Waiting for the exit: QT and the Bank of England’s long-term balance sheet
Speech given by
Andrew Hauser, Executive Director, Markets
At the European Bank for Reconstruction and Development, London, and hosted by the Association for Financial Markets in Europe (AFME), International Swaps and Derivatives Association (ISDA) & International Capital Market Association (ICMA)
17 July 2019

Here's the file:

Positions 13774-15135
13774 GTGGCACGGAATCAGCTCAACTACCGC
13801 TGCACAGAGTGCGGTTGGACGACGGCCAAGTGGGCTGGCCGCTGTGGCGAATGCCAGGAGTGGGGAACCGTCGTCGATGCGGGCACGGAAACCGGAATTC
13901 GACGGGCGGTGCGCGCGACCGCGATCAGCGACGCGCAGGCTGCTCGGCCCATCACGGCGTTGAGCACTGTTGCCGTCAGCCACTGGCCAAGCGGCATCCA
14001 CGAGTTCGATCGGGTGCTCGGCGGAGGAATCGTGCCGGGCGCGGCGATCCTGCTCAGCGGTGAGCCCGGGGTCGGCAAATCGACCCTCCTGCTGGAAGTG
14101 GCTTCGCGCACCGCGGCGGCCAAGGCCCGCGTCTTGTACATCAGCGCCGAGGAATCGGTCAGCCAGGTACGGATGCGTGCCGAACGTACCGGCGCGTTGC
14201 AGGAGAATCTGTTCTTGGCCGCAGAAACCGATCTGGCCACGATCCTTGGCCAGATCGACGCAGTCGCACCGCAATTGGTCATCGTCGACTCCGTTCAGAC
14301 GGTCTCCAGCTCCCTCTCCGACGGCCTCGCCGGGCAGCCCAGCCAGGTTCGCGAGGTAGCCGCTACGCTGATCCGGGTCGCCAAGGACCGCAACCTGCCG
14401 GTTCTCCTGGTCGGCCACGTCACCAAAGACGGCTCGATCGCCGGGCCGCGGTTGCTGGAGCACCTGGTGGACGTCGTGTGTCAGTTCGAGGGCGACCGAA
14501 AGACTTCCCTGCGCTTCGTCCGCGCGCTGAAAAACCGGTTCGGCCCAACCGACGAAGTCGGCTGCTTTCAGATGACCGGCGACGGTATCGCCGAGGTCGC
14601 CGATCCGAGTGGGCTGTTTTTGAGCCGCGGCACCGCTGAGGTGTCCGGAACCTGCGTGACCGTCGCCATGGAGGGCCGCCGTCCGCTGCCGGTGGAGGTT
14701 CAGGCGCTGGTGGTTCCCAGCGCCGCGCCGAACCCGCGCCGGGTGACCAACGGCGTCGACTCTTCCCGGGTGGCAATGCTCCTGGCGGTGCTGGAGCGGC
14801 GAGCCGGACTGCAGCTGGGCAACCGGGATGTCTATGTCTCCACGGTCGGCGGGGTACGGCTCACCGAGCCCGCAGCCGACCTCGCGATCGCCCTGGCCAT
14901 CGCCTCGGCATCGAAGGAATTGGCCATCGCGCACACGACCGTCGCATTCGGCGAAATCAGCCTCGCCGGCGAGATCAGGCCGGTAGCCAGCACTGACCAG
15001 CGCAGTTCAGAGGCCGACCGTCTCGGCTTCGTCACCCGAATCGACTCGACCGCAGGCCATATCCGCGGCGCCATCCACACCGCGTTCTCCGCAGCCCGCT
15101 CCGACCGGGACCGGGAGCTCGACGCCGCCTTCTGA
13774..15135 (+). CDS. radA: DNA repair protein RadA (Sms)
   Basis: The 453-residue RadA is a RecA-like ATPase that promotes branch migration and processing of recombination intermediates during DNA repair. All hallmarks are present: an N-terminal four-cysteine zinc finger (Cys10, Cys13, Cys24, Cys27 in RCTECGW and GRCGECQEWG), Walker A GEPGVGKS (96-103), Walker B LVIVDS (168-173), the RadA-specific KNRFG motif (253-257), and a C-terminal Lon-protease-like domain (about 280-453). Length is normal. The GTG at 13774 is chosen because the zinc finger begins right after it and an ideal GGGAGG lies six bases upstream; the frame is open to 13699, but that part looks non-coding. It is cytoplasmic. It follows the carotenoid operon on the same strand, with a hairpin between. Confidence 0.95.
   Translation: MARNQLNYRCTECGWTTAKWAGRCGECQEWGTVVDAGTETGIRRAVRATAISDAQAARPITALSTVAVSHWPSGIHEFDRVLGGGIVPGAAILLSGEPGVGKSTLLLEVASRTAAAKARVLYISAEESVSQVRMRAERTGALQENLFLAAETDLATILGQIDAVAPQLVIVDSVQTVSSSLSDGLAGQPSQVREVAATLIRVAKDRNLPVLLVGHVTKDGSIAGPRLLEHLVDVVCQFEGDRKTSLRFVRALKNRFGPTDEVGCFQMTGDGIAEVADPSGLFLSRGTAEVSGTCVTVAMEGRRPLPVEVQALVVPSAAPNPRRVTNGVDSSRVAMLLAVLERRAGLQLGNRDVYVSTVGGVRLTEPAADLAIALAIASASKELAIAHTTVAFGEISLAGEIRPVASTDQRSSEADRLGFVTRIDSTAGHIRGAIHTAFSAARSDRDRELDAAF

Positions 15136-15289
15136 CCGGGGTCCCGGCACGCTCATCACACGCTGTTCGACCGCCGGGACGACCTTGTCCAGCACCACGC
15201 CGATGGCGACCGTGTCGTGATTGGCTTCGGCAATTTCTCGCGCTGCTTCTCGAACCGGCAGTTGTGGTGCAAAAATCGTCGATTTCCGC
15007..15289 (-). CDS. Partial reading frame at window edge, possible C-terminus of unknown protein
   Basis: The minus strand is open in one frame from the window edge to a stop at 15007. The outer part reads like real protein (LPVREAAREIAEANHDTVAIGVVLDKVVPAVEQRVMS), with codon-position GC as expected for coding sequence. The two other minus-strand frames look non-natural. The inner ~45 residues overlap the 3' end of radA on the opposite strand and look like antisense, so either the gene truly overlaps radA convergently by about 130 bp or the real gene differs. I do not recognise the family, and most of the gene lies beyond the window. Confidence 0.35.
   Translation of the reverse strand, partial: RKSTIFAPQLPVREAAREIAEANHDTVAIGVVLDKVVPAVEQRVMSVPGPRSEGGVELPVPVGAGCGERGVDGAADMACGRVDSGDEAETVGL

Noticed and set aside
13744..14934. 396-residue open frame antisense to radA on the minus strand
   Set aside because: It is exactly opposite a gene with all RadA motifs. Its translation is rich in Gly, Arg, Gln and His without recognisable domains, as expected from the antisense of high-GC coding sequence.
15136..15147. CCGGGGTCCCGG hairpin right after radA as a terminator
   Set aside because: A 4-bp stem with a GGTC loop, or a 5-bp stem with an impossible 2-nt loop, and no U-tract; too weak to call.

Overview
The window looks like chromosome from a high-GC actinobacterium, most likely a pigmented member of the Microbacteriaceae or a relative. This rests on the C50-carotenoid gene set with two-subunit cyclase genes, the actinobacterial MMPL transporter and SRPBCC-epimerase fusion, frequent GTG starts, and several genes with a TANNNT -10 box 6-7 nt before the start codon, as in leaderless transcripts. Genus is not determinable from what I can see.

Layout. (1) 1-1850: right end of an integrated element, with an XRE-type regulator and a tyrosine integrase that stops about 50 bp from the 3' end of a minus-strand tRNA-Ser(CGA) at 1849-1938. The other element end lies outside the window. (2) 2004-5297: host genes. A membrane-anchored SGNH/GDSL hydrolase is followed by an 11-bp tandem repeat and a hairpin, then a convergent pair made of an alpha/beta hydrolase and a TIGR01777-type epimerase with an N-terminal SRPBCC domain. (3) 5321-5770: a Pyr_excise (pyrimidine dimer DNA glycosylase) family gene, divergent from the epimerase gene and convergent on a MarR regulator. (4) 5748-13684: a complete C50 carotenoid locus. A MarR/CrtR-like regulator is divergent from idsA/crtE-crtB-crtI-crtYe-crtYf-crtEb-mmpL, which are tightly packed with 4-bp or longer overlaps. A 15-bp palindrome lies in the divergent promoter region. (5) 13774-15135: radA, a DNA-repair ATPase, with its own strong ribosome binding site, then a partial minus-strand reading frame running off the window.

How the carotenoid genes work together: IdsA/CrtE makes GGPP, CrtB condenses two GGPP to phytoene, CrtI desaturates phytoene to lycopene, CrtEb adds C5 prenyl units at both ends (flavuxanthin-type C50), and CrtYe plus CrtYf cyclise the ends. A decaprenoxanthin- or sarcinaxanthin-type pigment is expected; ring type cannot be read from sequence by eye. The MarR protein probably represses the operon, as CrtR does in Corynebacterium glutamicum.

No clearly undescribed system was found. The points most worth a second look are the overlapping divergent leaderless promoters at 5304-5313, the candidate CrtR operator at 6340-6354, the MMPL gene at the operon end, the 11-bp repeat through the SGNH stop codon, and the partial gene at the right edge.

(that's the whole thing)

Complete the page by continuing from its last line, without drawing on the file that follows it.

To jump to the punchline, I have four key messages. The first is that, judged by historical standards, big balance sheets are here to stay. That’s not a prediction that QE will never unwind: it will. But we have a bigger responsibility than we did to provide liquidity to the system, in good times and bad, and to a wider set of organisations, to maintain financial stability. And that’s not going away. Point two is that big doesn’t meanoutsized – so the balance sheet will eventually shrink from where it is today. That’s something the Bank hasbeen stressing for some time. But the Discussion Paper has allowed us to put a tighter range on that forecast, and suggests our liabilities probably only need to be half the size they are today to carry out our mission once QT is underway. Knowing that is progress – but point three is we can’t get too comfortable, because the margin of uncertainty around that estimate is high. Neither we nor the firms who use our liquidity really know what their demand will be when conditions normalise. And that uncertainty could pose challenges as we exit, as the recent experience of QT in the United States has arguably shown. The final message, therefore, is that we must have as our ultimate goal an end-state framework that can cope with that ambiguity without shaking itself, and us, to bits. We think we have an approach that can meet that challenge – but we need to keep testing that, with your help.